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Sigma fp vs Sigma fp L: what's new and what's the same in Sigma's latest camera?

Sigma fp vs Sigma fp L
(Image credit: Sigma)

The original Sigma fp is a fascinating camera in its own right, but the new Sigma fp L raises the bar for resolution with a huge jump up from the Sigma up’s 24 megapixels to a massive 61MP – the same as the Sony A7R IV (we assume it’s essentially the same sensor).

Does this mean the Sigma fp L is aimed more at stills photographers, and that its sensitivity and video performance will be compromised? Not necessarily – Sigma’s enigmatic approach to camera design means the similarities between the Sigma fp and the Sigma fp L – and the differences – may not be quite what you expect.

Both cameras will be on sale alongside each other, so here is our Sigma fp vs Sigma fp L comparison to help you decide which is the right one for you.

(Image credit: Sigma)

1. Sensor

• Sigma fp: 35mm full-frame back-illuminated CMOS, 24.6MP
• Sigma fp L:
35mm full-frame back-illuminated CMOS, 61MP

This is the headline difference. Both cameras have a full frame back-illuminated CMOS sensor of the regular Bayer type (not a multi-layer Foveon sensor), but where the Sigma fp has an effective resolution of 24.6MP, the Sigma fp L more than doubles that with 61MP.

2. Still image size

• Sigma fp: 9,520 x 4,080
• Sigma fp L:
6,000×2,576

This high resolution sensor doesn’t alter the video specs (more on this shortly) but it does make the Sigma fp L massively more appealing for stills photographers, as it produces images with a horizontal and vertical resolution almost 60% greater than the Sigma fp’s.

3. ISO range

• Sigma fp: [Still] ISO 100, 640, [Cine] CinemaDNG 12 bit / HDMI RAW ISO 100, 3200, MOV / CinemaDNG 10 bit, 8 bit, HDMI 4:2:2 8 bit ISO 100, 640 • Settable range ISO 100-25600, exp. ISO 6-102400
• Sigma fp L:
[Still] ISO 100, 400, [Cine] CinemaDNG 12 bit / HDMI RAW ISO 100, 1250, MOV / CinemaDNG 10 bit, 8 bit, HDMI 4:2:2 8 bit ISO 100, 250 • Settable range ISO 100-25600, exp. ISO 6-102400

This is more complicated because, like many cine cameras, both Sigma fp models have dual base ISO settings for optimum performance across the sensitivity range, and these do vary across the modes. The short answer is that the higher resolution Sigma fp L has a lower second base ISO, which we take to mean that it will not be quite as effective at high ISOs as the Sigma fp. Nevertheless, both cameras have the same settable ISO range of ISO 100-25600, expandable to ISO 6-102400.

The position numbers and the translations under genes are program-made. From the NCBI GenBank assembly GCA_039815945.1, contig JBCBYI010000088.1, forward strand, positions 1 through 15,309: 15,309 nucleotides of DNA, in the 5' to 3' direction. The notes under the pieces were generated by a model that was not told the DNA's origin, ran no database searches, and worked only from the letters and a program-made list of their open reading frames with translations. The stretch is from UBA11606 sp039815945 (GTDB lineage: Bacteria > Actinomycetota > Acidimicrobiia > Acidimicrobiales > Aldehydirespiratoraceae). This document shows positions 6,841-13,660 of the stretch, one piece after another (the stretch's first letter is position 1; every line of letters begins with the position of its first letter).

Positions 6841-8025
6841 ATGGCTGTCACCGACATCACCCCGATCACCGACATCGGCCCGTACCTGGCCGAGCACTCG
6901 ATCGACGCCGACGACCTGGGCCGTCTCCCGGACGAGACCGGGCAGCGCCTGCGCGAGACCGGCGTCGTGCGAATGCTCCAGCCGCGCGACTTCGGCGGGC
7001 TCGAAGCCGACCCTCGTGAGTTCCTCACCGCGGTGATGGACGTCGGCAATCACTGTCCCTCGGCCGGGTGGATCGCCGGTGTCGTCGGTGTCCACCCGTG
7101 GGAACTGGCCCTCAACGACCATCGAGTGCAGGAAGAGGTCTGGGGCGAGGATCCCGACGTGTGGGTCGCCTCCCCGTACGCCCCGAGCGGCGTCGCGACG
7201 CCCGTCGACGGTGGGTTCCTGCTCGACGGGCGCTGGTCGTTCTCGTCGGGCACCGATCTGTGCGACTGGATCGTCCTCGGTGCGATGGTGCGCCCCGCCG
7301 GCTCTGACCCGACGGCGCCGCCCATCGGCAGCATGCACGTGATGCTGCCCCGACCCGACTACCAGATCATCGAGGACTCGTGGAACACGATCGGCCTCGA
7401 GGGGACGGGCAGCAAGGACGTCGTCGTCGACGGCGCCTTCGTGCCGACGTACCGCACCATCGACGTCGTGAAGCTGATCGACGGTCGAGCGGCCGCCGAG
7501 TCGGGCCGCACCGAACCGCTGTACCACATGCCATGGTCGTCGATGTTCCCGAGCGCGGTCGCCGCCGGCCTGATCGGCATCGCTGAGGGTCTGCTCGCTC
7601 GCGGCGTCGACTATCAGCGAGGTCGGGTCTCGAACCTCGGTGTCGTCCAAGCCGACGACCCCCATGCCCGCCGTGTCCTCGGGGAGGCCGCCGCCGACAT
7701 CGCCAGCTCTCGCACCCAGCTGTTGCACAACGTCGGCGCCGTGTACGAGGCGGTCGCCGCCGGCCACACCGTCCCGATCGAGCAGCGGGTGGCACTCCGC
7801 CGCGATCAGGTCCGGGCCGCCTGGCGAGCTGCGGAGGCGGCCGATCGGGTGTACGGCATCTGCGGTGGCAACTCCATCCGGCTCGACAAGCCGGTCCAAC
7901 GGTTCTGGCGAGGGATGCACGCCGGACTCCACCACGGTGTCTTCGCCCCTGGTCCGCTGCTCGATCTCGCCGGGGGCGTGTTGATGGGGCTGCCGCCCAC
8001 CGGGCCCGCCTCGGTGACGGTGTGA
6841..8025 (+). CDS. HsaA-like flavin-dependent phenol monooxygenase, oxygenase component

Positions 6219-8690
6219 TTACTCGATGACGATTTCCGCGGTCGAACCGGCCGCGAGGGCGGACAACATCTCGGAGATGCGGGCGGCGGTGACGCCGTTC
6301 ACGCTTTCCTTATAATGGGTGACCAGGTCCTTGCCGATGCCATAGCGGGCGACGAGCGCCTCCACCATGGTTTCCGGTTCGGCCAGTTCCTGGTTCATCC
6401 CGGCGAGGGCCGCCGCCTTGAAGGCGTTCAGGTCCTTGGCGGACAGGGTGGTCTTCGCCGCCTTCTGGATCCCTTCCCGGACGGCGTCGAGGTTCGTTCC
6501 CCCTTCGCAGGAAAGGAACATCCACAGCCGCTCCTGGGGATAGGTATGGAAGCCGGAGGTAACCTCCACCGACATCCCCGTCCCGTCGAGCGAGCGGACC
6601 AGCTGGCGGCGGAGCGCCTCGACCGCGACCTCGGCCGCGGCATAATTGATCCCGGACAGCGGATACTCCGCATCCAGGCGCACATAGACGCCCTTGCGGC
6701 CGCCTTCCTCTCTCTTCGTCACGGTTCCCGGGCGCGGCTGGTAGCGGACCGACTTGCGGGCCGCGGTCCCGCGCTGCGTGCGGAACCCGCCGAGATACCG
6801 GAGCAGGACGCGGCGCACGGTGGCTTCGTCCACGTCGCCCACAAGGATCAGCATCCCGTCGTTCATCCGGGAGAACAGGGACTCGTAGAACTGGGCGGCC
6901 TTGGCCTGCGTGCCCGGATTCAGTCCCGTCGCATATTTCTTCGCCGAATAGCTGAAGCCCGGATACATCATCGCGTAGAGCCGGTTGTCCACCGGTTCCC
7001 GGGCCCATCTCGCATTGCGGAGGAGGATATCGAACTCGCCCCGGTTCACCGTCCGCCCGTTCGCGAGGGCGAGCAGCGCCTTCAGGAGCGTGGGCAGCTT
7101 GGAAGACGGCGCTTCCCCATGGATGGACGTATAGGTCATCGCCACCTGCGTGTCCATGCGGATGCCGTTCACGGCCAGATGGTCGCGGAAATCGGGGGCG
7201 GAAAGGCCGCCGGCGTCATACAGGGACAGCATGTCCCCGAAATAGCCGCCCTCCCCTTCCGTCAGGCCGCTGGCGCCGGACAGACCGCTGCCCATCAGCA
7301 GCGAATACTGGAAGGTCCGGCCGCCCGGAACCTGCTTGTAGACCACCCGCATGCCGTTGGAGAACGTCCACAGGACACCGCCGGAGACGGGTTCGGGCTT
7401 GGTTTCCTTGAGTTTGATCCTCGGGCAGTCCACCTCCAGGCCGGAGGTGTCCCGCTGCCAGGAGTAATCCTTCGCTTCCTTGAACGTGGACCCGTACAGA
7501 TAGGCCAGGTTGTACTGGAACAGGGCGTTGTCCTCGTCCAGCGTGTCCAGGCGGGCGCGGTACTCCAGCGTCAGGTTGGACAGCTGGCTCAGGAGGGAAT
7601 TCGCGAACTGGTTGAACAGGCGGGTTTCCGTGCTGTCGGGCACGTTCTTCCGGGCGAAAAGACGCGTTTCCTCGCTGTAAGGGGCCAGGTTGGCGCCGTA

(Image credit: Sigma)

4. Movie formats

• Sigma fp: CinemaDNG (8 bit, 10 bit, 12 bit) / MOV: H.264 (ALL-I, GOP)
• Sigma fp L:
CinemaDNG (8 bit, 10 bit, 12 bit) / MOV: H.264 (ALL-I, GOP)

The internal recording formats are the same on both cameras, and they both use a single SD/SDHC/SDXC UHS-II memory card slot – they also support external recorders (see below)

5. Movie resolution

• Sigma fp: 3,840 x 2,160 (UHD 4K) / 23.98p, 24p, 25p, 29.97p, 1,920 x 1,080 (FHD) / 23.98p, 24p, 25p, 29.97p, 48p, 50p, 59.94p, 100p, 119.88p
• Sigma fp L:
3,840 x 2,160 (UHD 4K) / 23.98p, 24p, 25p, 29.97p, 1,920 x 1,080 (FHD) / 23.98p, 24p, 25p, 29.97p, 48p, 50p, 59.94p, 100p*, 119.88p* (* automatic crop for 100/120p)

Surprisingly, perhaps, the video resolutions and frame rates are the same on both cameras. The only difference is at the highest FHD frame rates,  where the Sigma fp L has to switch to a crop mode to achieve its highest 100/120p frame rates.

6. HDMI output

• Sigma fp: 4:2:2 8 bit, 12 bit RAW, ATOMOS Ninja V, Blackmagic Video Assist 12G supported
• Sigma fp L:
4:2:2 8 bit, 12 bit RAW, ATOMOS Ninja V, Blackmagic Video Assist 12G supported

Both the Sigma fp and fp L can record 8-bit CinemaDNG internally, but if you want to capture higher bit depths and different raw formats, both cameras can capture ProRes RAW and Blackmagic RAW over HDMI to an ATOMOS Ninja V or Blackmagic Video Assist 12G respectively.

7. Maximum shooting time

• Sigma fp: 2hrs
• Sigma fp L:
2hrs

As we know, heat dissipation has become a hot topic for videographers (sorry), but Sigma claims the same maximum 2hr recording time for both cameras – which is interesting given that you might expect the fp L’s higher processing demands to generate more heat.

8. Shutter speeds

• Sigma fp: 30 to 1/8,000 sec. (1/4000sec with EIS), Bulb up to 300 sec. Flash sync speed 1/30 sec, 1/15 sec at 14 bit RAW
• Sigma fp L:
30 to 1/8,000 sec., Bulb up to 300 sec., Flash sync speed 1/15 sec, 1/10 sec at 14 bit RAW

What’s interesting here is not the differences, which are tiny, but the electronic shutter used in both cameras. The flash sync speed is very slow by mechanical shutter standards, suggesting both cameras are some way from full global shutter capability and have significant frame capture/scan times.

9. Continuous shooting

• Sigma fp: 18fps. 12 frames
• Sigma fp L:
10fps, 12 frames